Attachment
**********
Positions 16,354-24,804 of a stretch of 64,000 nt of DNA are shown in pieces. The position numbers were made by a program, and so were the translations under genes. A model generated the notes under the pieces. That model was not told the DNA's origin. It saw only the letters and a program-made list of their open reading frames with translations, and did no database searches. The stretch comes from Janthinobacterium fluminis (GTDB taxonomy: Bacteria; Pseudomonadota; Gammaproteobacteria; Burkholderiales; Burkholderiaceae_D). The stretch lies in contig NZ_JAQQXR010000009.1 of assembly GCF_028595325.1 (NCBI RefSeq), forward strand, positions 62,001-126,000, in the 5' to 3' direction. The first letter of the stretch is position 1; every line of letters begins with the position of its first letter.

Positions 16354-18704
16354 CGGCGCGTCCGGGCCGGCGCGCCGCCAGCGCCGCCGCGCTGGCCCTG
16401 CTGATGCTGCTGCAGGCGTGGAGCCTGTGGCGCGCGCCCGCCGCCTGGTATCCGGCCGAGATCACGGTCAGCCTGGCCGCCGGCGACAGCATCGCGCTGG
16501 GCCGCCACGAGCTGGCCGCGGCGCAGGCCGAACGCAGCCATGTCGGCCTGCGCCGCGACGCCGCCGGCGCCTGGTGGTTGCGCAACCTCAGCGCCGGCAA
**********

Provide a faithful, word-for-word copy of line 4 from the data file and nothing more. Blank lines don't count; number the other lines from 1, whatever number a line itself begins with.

16401 CTGATGCTGCTGCAGGCGTGGAGCCTGTGGCGCGCGCCCGCCGCCTGGTATCCGGCCGAGATCACGGTCAGCCTGGCCGCCGGCGACAGCATCGCGCTGG